Best and worst airline performance, September

Every month, the U.S. Department of Transportation (DOT) issues an Air Travel Consumer Report detailing the performance of the nation’s airlines. The 70-page report issued in November has specific details on how well the carriers did in September, the first month after the busy summer travel season.

On-time performance

One of the major measures of how well an airline performs is its on-time record. How many flights took off within 15 minutes of their scheduled time, and how many landed within 15 minutes of when it was supposed to arrive?

While the report provides the details for each individual airline including the smaller regional carriers that fly under a major’s banner, it’s most useful to look at the performance of a carrier’s entire network, which includes its branded codeshare partners. After all, if you bought your ticket through Delta Air Lines (NYSE:DAL) and the plane says “Delta Connection,” you may not know (or care) that you’re actually being transported by one of Delta’s five codeshare partners. You bought Delta because you like it, trust it, or have most of your accrued miles with the airline, so the rest is just details.

The airline with the most on-time arrivals

That said, the nation’s most reliable airline or airline network for on-time arrivals was Hawaiian Airlines (NYSE:HA). At all U.S. airports to which it flies, 90.2 percent of its flights arrived on time. In fairness, it operated at only 22 U.S. airports in September, many of which are in areas not often beset by bad weather. But still, the numbers are the numbers.

Second best, and best of the Big Three by a fairly impressive margin, was Delta. Some 88.2 percent of its flights into 225 airports arrived on time. Southwest Airlines (NYSE:LUV) was third, at 88.1 percent across 88 airports. Bargain carrier Allegiant Air (NASDAQ:ALGT) was fourth at 84.1 percent across 110 airports followed by Spirit (NASDAQ:SAVE) at 83.8 percent at 50 airports.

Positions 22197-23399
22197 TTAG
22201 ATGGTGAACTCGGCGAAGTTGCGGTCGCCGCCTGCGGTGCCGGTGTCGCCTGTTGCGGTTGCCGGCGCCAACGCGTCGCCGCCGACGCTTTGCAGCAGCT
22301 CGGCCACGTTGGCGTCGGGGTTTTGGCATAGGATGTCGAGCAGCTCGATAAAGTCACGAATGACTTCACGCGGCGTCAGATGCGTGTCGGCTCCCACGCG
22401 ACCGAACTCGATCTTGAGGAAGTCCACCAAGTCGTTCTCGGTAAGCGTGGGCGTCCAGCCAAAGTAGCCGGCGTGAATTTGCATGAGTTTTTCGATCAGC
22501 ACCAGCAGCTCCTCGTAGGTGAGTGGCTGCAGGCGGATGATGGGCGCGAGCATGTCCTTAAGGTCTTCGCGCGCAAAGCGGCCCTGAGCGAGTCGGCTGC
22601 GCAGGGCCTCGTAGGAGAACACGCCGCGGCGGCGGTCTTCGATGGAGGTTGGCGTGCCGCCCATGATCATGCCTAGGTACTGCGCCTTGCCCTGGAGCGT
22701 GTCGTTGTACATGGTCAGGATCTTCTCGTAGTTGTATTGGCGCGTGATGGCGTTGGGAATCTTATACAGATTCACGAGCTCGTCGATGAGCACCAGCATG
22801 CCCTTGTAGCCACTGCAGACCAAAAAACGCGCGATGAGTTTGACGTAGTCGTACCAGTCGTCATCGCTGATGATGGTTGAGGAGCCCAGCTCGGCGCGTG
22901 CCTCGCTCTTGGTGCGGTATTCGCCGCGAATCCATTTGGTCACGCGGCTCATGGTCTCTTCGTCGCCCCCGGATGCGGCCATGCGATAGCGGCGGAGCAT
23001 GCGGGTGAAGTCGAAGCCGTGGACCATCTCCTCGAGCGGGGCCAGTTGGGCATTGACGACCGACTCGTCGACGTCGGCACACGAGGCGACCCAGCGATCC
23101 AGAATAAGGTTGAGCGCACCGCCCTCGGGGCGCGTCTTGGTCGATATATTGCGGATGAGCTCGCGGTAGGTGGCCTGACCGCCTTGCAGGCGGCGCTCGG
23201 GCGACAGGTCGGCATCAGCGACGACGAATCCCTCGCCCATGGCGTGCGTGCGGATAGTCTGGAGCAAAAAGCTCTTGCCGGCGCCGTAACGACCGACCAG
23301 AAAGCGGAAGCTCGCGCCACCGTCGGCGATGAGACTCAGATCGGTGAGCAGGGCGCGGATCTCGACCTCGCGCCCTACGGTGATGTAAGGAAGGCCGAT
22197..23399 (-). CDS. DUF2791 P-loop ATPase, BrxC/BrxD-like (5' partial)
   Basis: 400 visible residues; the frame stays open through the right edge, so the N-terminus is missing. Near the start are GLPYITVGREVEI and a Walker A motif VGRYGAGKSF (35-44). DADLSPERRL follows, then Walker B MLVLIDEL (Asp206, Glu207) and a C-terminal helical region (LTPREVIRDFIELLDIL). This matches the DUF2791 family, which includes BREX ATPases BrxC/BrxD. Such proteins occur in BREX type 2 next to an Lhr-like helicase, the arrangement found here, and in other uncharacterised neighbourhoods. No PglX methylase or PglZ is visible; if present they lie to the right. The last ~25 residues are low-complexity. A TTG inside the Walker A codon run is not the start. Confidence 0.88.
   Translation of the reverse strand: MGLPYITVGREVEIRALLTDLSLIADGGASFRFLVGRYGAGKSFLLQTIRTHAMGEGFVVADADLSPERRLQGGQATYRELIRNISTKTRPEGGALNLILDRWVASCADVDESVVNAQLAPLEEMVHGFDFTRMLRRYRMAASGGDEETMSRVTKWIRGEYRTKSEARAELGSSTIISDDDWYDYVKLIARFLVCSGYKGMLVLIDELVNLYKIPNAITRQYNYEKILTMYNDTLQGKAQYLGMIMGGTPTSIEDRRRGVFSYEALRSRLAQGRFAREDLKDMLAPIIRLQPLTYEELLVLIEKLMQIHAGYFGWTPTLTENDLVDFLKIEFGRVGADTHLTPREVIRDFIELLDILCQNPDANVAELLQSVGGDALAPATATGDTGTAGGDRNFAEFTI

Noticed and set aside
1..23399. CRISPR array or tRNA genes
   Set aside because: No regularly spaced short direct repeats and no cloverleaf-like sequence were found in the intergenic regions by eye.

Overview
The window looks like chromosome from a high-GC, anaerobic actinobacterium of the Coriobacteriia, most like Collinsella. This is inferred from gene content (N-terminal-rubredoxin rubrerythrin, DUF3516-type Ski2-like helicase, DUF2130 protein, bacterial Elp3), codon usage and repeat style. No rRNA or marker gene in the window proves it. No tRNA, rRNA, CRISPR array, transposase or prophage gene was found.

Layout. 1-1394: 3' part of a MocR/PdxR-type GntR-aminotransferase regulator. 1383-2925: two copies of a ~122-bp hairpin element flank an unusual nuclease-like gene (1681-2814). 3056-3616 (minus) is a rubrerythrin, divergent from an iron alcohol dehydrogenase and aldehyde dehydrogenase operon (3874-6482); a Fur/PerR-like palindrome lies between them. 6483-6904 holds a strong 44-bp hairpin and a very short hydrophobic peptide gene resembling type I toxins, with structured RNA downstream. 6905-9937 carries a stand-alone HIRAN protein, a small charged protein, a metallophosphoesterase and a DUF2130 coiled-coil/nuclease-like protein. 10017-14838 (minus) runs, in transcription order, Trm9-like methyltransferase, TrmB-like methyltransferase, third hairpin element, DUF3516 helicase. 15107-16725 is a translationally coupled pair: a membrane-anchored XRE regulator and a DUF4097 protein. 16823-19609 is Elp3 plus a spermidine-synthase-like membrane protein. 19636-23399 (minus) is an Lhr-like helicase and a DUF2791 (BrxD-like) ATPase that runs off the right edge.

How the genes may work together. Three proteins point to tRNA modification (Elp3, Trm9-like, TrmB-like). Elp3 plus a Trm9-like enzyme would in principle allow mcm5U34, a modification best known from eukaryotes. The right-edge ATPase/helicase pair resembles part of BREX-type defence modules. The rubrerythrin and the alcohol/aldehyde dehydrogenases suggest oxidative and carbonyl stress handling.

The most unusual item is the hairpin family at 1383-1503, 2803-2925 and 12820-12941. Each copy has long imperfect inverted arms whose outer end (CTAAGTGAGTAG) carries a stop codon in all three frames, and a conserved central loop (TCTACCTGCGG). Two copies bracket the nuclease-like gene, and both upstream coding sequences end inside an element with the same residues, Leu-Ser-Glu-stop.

Best on-time arrivals record of the Big Three legacy carriers

Seattle-headquartered Alaska Airlines was sixth at 83 percent at 97 airports followed closely by American Airlines (NASDAQ:AAL) at 82.7 percent across 238 airports. jetBlue Airways (NASDAQ:JBLU) was No. 8 with 82 percent on-time arrivals at 67 airports followed by United Airlines (NYSE:UAL) at 79 percent at 237 airports and Frontier Airlines (NASDAQ:FRNT) at 78.8 percent on-time arrivals at 102 airports.

On-time departures were not reported by carrier in the September report but by airport. That makes sense when you consider that departure delays are, more often than not, a function of what’s happening at and around the airport in terms of traffic, weather delays, etc.


Another measure of airlines’ performance is the percentage of its flight operations that were cancelled. As measured by an airline’s whole network, Hawaiian and Delta tied for the best with 0.4 percent of their scheduled operations being called off, but some perspective is required here. Hawaiian had 7,600 flight operations scheduled for September while Delta had nearly 144,000.

Alaska was third with 0.9 percent cancelled followed by Southwest at 1.6 percent; American at 1.9 percent; jetBlue at 2.1 percent; United at 2.5 percent; Frontier and Allegiant at 2.5 percent each, and Spirit at 4.6 percent.

Mishandled baggage

What are the chances of your bags arriving when you do? Overall, pretty good, actually.

American Airlines had the worst record, with 6.47 bags per 1,000 being “mishandled.” By the numbers, that’s a 0.00647 percent chance your bag will be misdirected, lost, or otherwise mishandled; slight more than one-half of one percent.

However, I was apparently targeted by the Fickle Finger of Fate in 2018 on my way back from the Florida panhandle – on American. While I was heading to my home airport of Seattle-Tacoma International (SEA), my bag was taking a side trip to Santiago, Chile (SCL). I got it back a few days later with all my possessions intact and, in fairness, I should mention that American did right in terms of the courtesy it extended for my trouble.

The best in September was Allegiant, with 1.43 bags per 1,000 misdirected. Southwest mishandled 3.24 bags per 1,000 followed by Delta (3.71 bags), Hawaiian (4.02), Spirit (4.45), Frontier (4.94), Alaska (4.98), jetBlue (5.46) and United at 5.49 bags per 1,000.

Year-to-date rankings were similar. Allegiant was No. 1 (1.77 bags per 1,000) followed by Frontier (4.15), Hawaiian (4.32); Southwest (4.51), Delta (4.72), Spirit (4.84), Alaska (5.14) jetBlue (5.70), United (7.03) and American (8.82 bags per 1,000). Year-to-date numbers are likely higher because of the increased traffic during the summer travel season.

The report, which is available here, also has figures for mishandled scooters and wheelchairs; passengers denied boarding; consumer complaints (overall and by category); civil rights complaints (other than disability-related); incidents involving the loss, injury or death of animals during air transportation; and complaints about TSA activities and procedures.

Reports are issued approximately the 15th of each month and detail performance two months prior.

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Photos by Carl Dombek
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